Source: http://www.joystiq.com/2008/10/17/jo...2s-horde-mode/Gears of War 2, that distinction goes to the Horde mode.
We originally met up with staff from Epic and Microsoft (along with a couple dozen other journos) to get utterly neck-deep in the game's multiplayer modes. That quickly turned to mode, singular, as shouts of "Horde!" echoed in response to our hosts' request for a game type to kick things off with. After only a couple of rounds, we could tell where all that enthusiasm came from.
Horde is a mode that can be played on any of the game's multiplayer maps. What sets it apart from everything else Gears 2 has to offer in terms of cooperative or competitive play – or most multiplayer you've experience, for that matter – is the basic concept of facing wave after wave of progressively more brutal enemies as a team.
The basic rule is survival. Horde consists of 50 attack waves broken down into five sets of 10. With each new "tier," the enemies become stronger, tougher, and deadlier. We teamed up with four other players to face off against the Locust in "Blood Drive," a map based on the campaign mode's hospital environment. It was our first time in, and we were among veterans. When the match started, we ran around like (almost) total noobs, wondering where the enemies were. Oh, they were coming.
Each match starts out with a brief lull wherein players can pick up spawned-in weapons and ammo before high-tailing it back to the location the team's chosen to defend. Again, it's not about progression; it's about doing everything possible to stay alive (and being quick to revive your fallen squad mates).
One basic tactic we found was sticking grenades (regular, incendiary, poisonous) around any paths leading into the control point. In our situation, we were defending a room with only two entrances – the fewer, the better. Once the Horde begins its onslaught, the strategy turns to focusing fire on the most dangerous enemies first. If you run out of ammo, that's it – only the truly brave (or stupid) venture beyond the control point to grab extra rounds.
As the waves progressed, we started seeing bigger, nastier enemies. Our tactics changed to accommodate them. One very crucial part of our team's strategy in later waves involved grabbing shields from downed Locust and planting them at the entrances to our control point.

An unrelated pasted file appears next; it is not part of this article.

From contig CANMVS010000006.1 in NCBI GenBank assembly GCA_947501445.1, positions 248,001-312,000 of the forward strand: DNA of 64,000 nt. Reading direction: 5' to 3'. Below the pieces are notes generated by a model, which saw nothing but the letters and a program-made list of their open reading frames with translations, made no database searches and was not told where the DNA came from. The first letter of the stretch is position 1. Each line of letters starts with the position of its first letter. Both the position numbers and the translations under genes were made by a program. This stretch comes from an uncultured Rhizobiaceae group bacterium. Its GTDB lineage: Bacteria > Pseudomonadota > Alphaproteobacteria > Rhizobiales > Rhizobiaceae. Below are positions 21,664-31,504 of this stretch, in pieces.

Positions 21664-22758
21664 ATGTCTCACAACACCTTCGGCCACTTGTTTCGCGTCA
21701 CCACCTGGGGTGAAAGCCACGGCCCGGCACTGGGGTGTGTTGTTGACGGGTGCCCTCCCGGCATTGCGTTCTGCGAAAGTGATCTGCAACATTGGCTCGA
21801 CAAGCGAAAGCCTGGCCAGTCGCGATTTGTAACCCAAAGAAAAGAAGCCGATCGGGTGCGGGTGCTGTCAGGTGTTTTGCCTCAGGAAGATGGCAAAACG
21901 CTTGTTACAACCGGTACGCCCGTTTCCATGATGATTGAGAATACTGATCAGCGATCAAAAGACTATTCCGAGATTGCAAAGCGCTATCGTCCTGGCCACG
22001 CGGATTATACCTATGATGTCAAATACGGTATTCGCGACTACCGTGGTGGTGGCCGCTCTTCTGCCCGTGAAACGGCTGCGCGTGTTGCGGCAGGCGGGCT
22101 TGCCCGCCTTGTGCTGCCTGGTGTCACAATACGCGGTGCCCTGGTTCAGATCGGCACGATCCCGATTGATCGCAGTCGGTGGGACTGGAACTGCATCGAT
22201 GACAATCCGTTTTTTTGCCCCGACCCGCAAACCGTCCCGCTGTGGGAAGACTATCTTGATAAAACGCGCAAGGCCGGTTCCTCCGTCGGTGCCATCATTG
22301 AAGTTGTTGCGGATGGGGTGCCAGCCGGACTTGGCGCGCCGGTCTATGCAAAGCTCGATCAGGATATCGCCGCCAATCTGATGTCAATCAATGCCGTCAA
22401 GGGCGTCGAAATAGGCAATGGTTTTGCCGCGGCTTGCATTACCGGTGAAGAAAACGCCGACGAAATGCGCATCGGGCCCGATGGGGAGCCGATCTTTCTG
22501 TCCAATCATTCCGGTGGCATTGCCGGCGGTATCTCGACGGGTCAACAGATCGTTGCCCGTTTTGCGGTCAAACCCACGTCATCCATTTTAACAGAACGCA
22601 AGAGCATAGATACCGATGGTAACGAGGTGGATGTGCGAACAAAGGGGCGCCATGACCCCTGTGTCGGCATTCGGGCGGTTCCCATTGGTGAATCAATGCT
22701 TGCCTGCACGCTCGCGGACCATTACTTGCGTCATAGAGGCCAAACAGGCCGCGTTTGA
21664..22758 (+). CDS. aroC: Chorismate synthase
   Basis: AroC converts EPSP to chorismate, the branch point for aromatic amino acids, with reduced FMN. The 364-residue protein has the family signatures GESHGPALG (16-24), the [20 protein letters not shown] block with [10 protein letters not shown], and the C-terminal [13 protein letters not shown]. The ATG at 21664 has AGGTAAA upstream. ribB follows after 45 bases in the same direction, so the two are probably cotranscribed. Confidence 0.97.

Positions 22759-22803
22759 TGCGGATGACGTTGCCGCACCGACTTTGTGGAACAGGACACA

In our time playing, we witnessed many a last-ditch effort to survive while an on-screen indicator ticked away, letting us know how close the wave was to ending. There were also many heroic moments, since only one member of the team needs to be alive to win the wave. Squad members can be heard even when they're dead, so there was plenty of cheering on of the "sole survivor" up against crazy odds.
It's easy to see playing just one map in Horde mode for days with friends, trying to finish off level 50. Those with a serious goal of doing so will want to steer clear of public games, though, since they always start from wave one. Private games have checkpoints after each wave, with the option to restart where you left off next time. The only rub there is that you'll have lost any shields, planted grenades, etc. you would have put in place earlier.
Given that there's also a team and personal point-scoring element to all of this – along with leaderboards for each map in Horde mode – the incentive to FSDHM (forgo sleep due to Horde mode) is abnormally high.
Are people pumped about this game?
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I have yet to hear any negatives about GOW 2. This new Horde mode is the icing on an already delicious cake.
11/7 can't come soon enough.
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